John Carter


From Barsoom to bust. It’s Avatar, Jim, but not as we know it…

John Carter is just Avatar on Mars, right? Wrong. Both are 3D sci-fi epics, both feature top-flight performance-capture CG and both cost roughly $250 million apiece.

But while the blue movie made $2.8 billion, John Carter’s red planet loss-maker struggled to earn $282m. That’s squeaky-bum time for studio suits. When the numbers came in, Disney movie boss Rich Ross fell – or was perhaps thrown – on his sword.

Ironic, then, that in every other respect John Carter is Avatar. It’s based on Edgar Rice Burroughs’ 1917 novel A Princess Of Mars, about an American Civil War veteran (Taylor Kitsch) who’s transported to the fourth rock from the sun (‘Barsoom’ not Mars, according to its four-armed, not-so-little green inhabitants).

Lower gravity gives him superpowers; his love for a Martian princess (Lynn Collins, sturdy) gives him a passionate cause. It feels over-familiar right out the gate, because everything from Flash Gordon to Star Wars to Avatar itself has plundered Burroughs’ source text.

Where John Carter excels is in its visual effects. Whether it’s a mo-capped, stiltwalking Willem Dafoe, or JC’s pet ‘dog’ (reminiscent of the Moog from ancient kids’ show Willo The Wisp), Mars is teeming with life.

Its alien world is so rich and varied that you wish director Andrew Stanton (Finding Nemo, WALL-E) had cut the dull human characters.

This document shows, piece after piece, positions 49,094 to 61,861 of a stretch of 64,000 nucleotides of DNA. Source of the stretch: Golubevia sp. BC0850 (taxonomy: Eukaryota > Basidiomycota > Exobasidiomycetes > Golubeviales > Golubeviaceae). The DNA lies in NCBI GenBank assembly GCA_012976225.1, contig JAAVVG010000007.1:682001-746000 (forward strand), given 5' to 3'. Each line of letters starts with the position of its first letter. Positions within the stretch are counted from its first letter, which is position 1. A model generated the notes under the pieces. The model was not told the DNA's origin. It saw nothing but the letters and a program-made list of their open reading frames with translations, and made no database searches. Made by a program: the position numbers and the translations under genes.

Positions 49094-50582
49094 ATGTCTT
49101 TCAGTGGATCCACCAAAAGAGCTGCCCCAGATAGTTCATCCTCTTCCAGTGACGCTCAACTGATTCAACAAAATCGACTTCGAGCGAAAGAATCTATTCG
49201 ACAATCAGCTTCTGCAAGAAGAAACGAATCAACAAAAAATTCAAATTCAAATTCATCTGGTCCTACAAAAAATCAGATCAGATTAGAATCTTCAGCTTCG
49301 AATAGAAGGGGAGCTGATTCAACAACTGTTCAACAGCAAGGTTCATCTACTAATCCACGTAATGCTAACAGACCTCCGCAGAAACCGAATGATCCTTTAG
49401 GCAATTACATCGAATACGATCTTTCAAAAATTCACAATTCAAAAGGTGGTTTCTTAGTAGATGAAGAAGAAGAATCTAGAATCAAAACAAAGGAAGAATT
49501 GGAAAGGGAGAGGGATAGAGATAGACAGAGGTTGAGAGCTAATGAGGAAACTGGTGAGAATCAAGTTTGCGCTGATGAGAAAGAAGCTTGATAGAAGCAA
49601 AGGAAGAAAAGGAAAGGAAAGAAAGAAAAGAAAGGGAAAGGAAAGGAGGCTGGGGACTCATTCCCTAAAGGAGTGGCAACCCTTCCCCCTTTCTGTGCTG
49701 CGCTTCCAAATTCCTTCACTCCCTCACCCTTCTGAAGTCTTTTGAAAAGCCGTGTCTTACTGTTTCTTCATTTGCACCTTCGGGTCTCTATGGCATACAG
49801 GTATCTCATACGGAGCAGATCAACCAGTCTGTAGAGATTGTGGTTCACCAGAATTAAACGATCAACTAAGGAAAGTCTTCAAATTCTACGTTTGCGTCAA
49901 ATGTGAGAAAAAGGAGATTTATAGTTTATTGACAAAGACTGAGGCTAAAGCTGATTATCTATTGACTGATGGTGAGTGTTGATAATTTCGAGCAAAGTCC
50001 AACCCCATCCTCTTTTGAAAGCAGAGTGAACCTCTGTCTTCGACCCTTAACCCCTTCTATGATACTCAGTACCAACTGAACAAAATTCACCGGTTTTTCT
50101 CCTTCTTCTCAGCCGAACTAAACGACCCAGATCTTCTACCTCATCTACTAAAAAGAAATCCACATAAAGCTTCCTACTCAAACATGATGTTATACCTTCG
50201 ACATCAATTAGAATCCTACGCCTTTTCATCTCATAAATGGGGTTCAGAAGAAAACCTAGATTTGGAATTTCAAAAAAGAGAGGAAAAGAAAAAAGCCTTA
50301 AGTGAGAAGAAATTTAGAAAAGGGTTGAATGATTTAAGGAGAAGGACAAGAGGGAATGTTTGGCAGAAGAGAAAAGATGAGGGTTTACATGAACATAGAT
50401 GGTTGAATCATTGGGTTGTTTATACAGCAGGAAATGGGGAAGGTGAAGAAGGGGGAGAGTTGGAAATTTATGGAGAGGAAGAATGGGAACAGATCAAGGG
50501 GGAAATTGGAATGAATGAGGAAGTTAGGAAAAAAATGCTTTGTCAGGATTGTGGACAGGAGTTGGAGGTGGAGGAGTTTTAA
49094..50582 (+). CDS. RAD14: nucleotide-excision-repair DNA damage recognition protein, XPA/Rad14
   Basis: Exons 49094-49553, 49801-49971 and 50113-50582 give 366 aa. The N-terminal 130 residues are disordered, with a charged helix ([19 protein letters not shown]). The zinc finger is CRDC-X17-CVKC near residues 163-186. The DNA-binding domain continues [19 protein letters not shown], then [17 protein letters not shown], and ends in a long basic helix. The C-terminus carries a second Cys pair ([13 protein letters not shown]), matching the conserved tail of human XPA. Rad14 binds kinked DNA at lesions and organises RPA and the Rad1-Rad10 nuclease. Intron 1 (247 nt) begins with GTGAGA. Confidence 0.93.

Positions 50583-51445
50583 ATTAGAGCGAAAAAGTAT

It’s telling that neither Dominic West nor Mark Strong’s villains nor even John Carter himself are as interesting as Dafoe’s Tars Tarkas, conflicted leader of Martian tribe the Tharks.

More Tharks might have given John Carter more spark. Instead, this sci-fi epic is saddled with lumpy storytelling – its bloated two-hour-plus narrative killing emotional resonance like the Thark slaughter weak hatchlings.

As Hollywood squares off against the videogames industry in the battle for eyeballs, John Carter is one of a host of high-end blockbusters, from last year’s Battle: Los Angeles to this year’s Battleship, desperate to lure gamers off their consoles and back into the multiplex.

Where it goes wrong is instructive. Prizing epic spectacle over intimacy, it fumbles the chance to do what movies do best: tell us a story that we’ll actually care about.

Best of the Blu-ray extras is ‘360 Degrees Of John Carter’, a day-in-the-making-of doc let down only by a persistent bleeping digital clock. For Thark’s sake…

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